The hull, wheelhouse and gunwale are laid up to comply with the requirements of The MCA CLASS 6 (offshore ferry) REGULATIONS, LLOYDS SPECIAL SERVICE CRAFT RULES (Lloyds SSC), SEAFISH REGULATIONS, RECREATIONAL CRAFT DIRECTIVE (RCD) and the new EUROPEAN DIRECTIVE or to the regulations of the country in which the boat will be operating.

The gel coat is brushed into the mould to ensure a thick even coating. We do NOT spray or use rollers to apply gel coat.

The hull lay-up consists of layers of Rovimat Combination Cloth all of which are applied by hand in a one piece mould with overlaps as per the requirements of the authorities in paragraph 1.

Whilst still in the mould, the hull is framed. Generally the frames are at 60cm intervals although this may vary due to the length of the craft. The size and spacing of frames will be to the regulations in paragraph 1.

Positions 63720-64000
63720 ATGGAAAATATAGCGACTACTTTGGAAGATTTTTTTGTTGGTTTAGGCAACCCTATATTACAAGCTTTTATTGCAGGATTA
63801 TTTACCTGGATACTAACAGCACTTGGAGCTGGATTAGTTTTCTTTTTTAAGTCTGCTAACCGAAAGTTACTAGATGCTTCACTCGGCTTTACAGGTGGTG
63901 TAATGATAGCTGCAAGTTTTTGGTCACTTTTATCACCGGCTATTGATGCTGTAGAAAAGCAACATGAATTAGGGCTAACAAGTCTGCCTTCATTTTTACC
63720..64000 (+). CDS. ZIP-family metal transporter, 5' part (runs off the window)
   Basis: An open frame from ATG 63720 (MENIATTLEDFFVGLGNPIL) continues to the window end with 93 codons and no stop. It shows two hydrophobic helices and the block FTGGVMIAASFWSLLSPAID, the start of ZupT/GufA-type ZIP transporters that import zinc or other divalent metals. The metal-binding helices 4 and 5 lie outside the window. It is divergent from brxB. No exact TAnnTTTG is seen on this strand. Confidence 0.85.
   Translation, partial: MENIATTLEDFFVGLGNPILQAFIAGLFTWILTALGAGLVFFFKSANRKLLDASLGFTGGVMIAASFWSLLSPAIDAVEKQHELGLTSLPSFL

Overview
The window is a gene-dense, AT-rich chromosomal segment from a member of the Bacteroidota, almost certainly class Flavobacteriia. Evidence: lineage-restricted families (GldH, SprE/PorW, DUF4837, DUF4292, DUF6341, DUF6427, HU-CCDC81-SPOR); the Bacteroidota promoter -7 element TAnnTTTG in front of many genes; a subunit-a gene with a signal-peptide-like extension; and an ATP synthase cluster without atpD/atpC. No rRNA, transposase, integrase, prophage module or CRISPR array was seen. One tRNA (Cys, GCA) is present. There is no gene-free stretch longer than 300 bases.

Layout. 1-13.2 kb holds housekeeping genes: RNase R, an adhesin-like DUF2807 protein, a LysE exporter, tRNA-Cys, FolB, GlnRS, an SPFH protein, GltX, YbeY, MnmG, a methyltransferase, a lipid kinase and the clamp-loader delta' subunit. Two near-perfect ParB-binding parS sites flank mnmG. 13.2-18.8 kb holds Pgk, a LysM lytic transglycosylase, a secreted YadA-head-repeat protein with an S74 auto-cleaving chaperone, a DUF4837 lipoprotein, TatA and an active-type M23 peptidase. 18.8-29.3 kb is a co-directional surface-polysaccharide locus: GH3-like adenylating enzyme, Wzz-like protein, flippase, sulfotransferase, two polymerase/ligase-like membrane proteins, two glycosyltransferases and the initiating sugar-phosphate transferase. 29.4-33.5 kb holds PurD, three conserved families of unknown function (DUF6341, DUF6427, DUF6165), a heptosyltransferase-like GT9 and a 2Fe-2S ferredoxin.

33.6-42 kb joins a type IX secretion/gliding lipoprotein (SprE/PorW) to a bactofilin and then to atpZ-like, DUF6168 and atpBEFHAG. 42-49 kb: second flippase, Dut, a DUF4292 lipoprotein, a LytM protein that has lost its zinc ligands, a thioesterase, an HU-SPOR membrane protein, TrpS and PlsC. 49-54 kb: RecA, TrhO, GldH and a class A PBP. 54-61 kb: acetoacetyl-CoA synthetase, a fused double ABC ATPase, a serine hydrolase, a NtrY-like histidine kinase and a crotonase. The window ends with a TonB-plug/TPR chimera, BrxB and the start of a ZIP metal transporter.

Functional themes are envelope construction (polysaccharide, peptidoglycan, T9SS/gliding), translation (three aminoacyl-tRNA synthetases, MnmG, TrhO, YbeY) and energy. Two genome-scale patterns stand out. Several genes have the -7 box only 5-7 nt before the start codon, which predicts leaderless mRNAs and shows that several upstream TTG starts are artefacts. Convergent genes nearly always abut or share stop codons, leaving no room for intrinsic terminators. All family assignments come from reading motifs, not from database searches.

The deck shell is laminated at the height required by the customer.

The wheelhouse and gunwale has strengthening pads bonded for seacock’s and the stainless steel rails and bow roller. The wheelhouse and gunwale is bonded to the hull.

This completes the mouldings stage.
The longitudinal and lateral bulkheads are fitted and fully bonded to the hull at 120cm intervals from the transom to the front crash bulkhead creating a series of separate compartments. Drain off taps are fitted to each compartment.

Trunking is fitted from the engine room to the wheelhouse and fully bonded in place.


All pads are now bonded to the hull where required for seacock’s and associated fittings.
The fuel tank(s) is/are now installed.
Composite deck panels are bonded and screwed down and then laminated over.
Engine box fitted and secured with hinges and over centre clips.
Ventilation to engine room formed to underside of gunwale.
Aft Wheelhouse bulkhead constructed.
Door and frame constructed in G.R.P. Door opens outwards and can be lifted off and then stowed on its hinges secured behind the anchor locker box.
Full width console in wheelhouse with door access to forward accommodation with full standing height.
GRP helm boxes fitted in the wheelhouse.